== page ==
Incheon Airport Maglev
|Incheon Airport Maglev|
|Native name||인천공항 자기부상열차
Jagi Busang Yeolcha
|Status||In operation (free to the public)|
|Termini||Incheon International Airport
|Opened||February 3, 2016|
|Operator(s)||Incheon Transit Corporation, Incheon International Airport Corporation|
|Line length||6.1 km (3.8 mi)|
|Number of tracks||2|
|Track gauge||1,850 mm (6 ft 27⁄32 in)|
|Operating speed||110 km/h (68 mph)|
|Highest elevation||24.5 m (80 ft)|
|Incheon Airport Maglev|
|Revised Romanization||Incheongonghang jagibusangyeolcha|
The Incheon Airport Maglev is a maglev line in South Korea opened in February 3, 2016. It is the world's second commercially operating unmanned urban maglev line after Japan's Linimo. The trains are lighter allowing for construction costs to be cut in half. The majority of construction was completed by November 2012.
It links Incheon International Airport to the Yongyu Station and Leisure Complex while crossing Yeongjong island. The line is not considered part of the Seoul Metropolitan Subway. It offers a transfer to AREX of Seoul Metropolitan Subway at Incheon International Airport Station and is offered free of charge to anyone to ride, operating between 09:00 and 18:00 every 15 minutes. Operating hours are to be extended in the future.
This maglev train is one of the first of commercial maglev trains since the 1980s. Two more stages are planned of 9.7 km and 37.4 km. Once completed it will become a circular line. These lines make up a core project that the Korea Rail Network Authority managed.
|Station name||Transfer||Line name||Station
|M01||Incheon International Airport||인천국제공항||仁川國際空港||
|M02||Long Term Parking||장기주차장||長期駐車場|
The maglev train, nicknamed ECOBEE, was co-developed by the Korea Institute of Machinery and Materials (known as the KIMM which is part of the Korea University of Science and Technology) and Hyundai Rotem. It is 6.1 kilometres (3.8 mi) long, with six stations and a 110 km/h (68 mph) operating speed.
This train was part of Korea's Urban Maglev Program (UMP) which started in December 2006. This program reached out to prominent companies and organizations in the railway concentrations previously mentioned. The UMP represents Korea's push for R&D in maglev systems in order to engender a magnetic levitation transportation system to replace Korea's current urban transportation means. This program was expected to be the equivalent of $450 million USD. Contributions were made from Incheon International Airport Corp. and the city of Incheon. This train system is the result of a development project started in 1989 within the Korea Institute of Machinery and Materials (KIMM).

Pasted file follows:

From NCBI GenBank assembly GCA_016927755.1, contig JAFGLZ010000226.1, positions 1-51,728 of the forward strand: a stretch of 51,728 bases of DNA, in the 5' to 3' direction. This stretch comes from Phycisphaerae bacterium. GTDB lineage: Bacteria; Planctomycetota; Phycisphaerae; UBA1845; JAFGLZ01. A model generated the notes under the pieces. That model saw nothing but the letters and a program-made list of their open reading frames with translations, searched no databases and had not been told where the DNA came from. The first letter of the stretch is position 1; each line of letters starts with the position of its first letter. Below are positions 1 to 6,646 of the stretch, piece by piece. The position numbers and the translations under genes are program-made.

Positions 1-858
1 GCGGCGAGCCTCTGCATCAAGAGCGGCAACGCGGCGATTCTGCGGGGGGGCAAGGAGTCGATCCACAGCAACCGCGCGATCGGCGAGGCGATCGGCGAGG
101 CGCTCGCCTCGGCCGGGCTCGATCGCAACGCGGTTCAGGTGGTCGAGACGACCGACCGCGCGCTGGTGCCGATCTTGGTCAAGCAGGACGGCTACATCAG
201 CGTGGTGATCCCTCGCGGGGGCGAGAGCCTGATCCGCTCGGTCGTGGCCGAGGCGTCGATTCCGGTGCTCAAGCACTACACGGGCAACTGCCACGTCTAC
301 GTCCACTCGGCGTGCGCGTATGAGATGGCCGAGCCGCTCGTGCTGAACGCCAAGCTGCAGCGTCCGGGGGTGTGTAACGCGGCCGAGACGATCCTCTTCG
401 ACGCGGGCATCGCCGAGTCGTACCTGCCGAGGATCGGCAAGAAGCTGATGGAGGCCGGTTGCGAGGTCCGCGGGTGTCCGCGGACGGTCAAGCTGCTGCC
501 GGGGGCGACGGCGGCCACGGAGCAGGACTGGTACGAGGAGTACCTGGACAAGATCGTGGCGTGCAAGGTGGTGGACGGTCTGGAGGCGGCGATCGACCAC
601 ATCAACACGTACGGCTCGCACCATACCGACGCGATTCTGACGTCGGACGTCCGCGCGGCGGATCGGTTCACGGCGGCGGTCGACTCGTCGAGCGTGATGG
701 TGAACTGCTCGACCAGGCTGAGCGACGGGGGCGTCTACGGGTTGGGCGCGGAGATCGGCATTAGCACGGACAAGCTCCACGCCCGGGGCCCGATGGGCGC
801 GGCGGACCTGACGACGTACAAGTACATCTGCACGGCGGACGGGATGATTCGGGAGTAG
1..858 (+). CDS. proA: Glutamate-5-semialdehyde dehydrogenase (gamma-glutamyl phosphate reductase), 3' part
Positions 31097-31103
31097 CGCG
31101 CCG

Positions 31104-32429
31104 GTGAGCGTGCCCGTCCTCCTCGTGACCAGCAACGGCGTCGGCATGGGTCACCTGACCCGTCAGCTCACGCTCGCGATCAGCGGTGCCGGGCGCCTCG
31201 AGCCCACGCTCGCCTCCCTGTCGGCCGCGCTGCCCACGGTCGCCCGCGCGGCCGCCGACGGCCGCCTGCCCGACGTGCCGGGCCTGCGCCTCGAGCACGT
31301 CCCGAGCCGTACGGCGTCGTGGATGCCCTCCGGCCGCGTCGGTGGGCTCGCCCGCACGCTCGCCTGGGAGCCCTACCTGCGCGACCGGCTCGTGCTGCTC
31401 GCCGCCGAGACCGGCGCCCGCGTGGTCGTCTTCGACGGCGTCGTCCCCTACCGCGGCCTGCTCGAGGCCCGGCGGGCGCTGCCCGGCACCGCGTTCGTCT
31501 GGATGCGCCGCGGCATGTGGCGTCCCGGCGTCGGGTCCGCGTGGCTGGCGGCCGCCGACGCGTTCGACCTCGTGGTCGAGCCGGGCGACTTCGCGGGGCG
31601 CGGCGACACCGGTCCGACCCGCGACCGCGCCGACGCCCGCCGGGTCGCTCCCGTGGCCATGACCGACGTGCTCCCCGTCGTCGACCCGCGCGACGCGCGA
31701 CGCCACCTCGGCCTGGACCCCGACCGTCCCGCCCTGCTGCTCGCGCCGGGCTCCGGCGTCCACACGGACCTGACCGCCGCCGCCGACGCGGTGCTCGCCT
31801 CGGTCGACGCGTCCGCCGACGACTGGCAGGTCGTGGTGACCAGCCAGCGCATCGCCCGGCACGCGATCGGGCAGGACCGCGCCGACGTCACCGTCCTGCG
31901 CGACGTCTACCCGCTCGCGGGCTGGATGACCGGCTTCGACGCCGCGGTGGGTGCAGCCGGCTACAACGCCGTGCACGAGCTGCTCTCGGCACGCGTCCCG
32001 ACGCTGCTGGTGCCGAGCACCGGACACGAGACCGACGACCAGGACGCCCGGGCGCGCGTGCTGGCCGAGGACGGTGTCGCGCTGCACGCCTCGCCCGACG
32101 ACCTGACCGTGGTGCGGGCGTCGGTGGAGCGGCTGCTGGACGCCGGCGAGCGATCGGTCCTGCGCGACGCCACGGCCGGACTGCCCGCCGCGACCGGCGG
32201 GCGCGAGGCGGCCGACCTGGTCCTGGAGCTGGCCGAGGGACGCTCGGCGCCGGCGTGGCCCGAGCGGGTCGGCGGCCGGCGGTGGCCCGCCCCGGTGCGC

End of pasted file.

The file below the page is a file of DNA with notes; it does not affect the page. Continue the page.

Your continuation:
Hyundai-Rotem is a South Korean company that manufactures rolling stock. This company is another entity that managed the vehicle development of this maglev train. This company is exporting the same technology for the planned Leningrad MagLev System, potentially the first urban commuter maglev system in Europe.
While a magnetic levitation train is capable of performing at extremely high velocities, the configurations so far consume more energy than the trains that are being used currently. This setback is one of the barriers that is preventing magnetic levitation trains from being commercialized past the experimental and entry phase. A group of scientists in the Daejeon Metropolitan Express Transit Corporation of South Korea (the corporation that operates the Daejeon Metro) focused on the braking system.
Train systems such as the Incheon Airport Maglev use air brakes and electric brakes. However, magnetic levitation trains use regenerative braking and plugging braking as opposed to normal trains using regenerative braking and air braking. Regenerative braking is used when the speed of the motor exceeds the synchronous speed. When this happens, the motor changes current flow so that the motor brakes. After this happens, the excess power is converted to power for the motor. Plugging braking is used when the supply terminals are switched, but it is criticized as a wasteful practice, because in order to switch the terminals, an external resistor needs to be implemented as a stopper for the current flow. As a result, a lot of power is squandered.
With the Urban Transit Maglev (now referred to as the "Incheon Airport Maglev") in South Korea as a test model, a study was conducted on exploring the relationship between the variation of slip frequency and energy efficiency of regenerative braking. The slip frequency decreases the limit for the regenerative extinction point. After testing, researchers noticed that this decrease of the frequency led to a decrease in the conversion time of the phase current back into the system. This decreased the required energy to brake, thus accumulating more regenerated power. This discovery is one of the evolutionary advances in the process of designing an energy efficient magnetic levitation train system.
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